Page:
Tutorial — Create C/C++ plugins for Unity3D

Today I decided to share with you something that I think is not a “common knowledge” and there aren’t many resources on that topic on the internet. In this tutorial I’ll show you how to create plain C/C++ libraries for Unity3.

Please note that this method will only work on Mac, on Windows you’ll need to use Visual Studio. Windows version is coming soon!

You may ask, why should I bother writing C or C++ code when Unity supports C#?

Answer is simple. It’s just much faster. Really. I decided to prepare some benchmarks just to show you how C++ outperforms C# based on Mono framework.

Benchmarks

Reference machine: Macbook Pro 15″ Mid 2014, Intel I7 2.2Ghz

  • Fill 10000 x 10000 Integer array with series:
     [Unity C#] 1.0258 seconds vs 0.2346 seconds [C Library]
  • Fill 500 x 500 Integer array with series:
     [Unity C#] 3.794 milliseconds vs 0.35 milliseconds [C Library]
  • Fill 10000 x 10000 Integer array with Random numbers:
     [Unity C#] 4.26 seconds vs 0.995 seconds [C Library]
  • Fill 10000 x 10000 Integer array with Perlin Noise:
     [Unity C#] 6.015 seconds vs 2.394 seconds [C Library]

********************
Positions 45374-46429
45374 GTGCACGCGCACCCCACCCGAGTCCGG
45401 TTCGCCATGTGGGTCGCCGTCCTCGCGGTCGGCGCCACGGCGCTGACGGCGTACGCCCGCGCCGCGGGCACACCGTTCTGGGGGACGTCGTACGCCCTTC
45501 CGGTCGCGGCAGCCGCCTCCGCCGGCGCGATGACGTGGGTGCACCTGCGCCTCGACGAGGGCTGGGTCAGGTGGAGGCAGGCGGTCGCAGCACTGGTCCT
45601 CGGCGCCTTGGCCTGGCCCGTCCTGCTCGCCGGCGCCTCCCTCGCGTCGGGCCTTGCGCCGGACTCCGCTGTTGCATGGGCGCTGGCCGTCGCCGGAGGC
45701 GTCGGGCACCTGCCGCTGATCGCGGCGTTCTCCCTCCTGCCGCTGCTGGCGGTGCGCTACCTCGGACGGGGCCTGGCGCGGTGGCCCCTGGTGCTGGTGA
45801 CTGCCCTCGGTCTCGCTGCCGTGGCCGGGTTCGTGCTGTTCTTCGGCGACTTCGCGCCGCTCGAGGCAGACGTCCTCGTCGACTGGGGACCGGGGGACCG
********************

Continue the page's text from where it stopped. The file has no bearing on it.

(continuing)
• Fill 500 x 500 Integer array with Perlin Noise:
     [Unity C#] 20,47 milliseconds vs 5.697 milliseconds [C Library]

As you can see, C library can easily outperform Mono in some tasks. I think this technique is especially useful in procedural generation which I’ve fallen in love with some time ago. I know that these operations may be even 100x faster when calculated on GPU but for know I’ll focus just on pushing logic on C++ + CPU layer. Let’s start creating our libraries!

Part 1. Creating C++ Library

How to create Unity3D C/C++ Plugin

Open Xcode, click File -> New -> Project. From list of project types select OS X -> Framework & Library -> Bundle.

Now, we have to create source file with header file in C++ language. To do that, simply click folder containing your project and select “New File…”.

Select “New File…”

Following window should appear. Select C++ file, name it LowLevelPlugin and select “Also create header file”.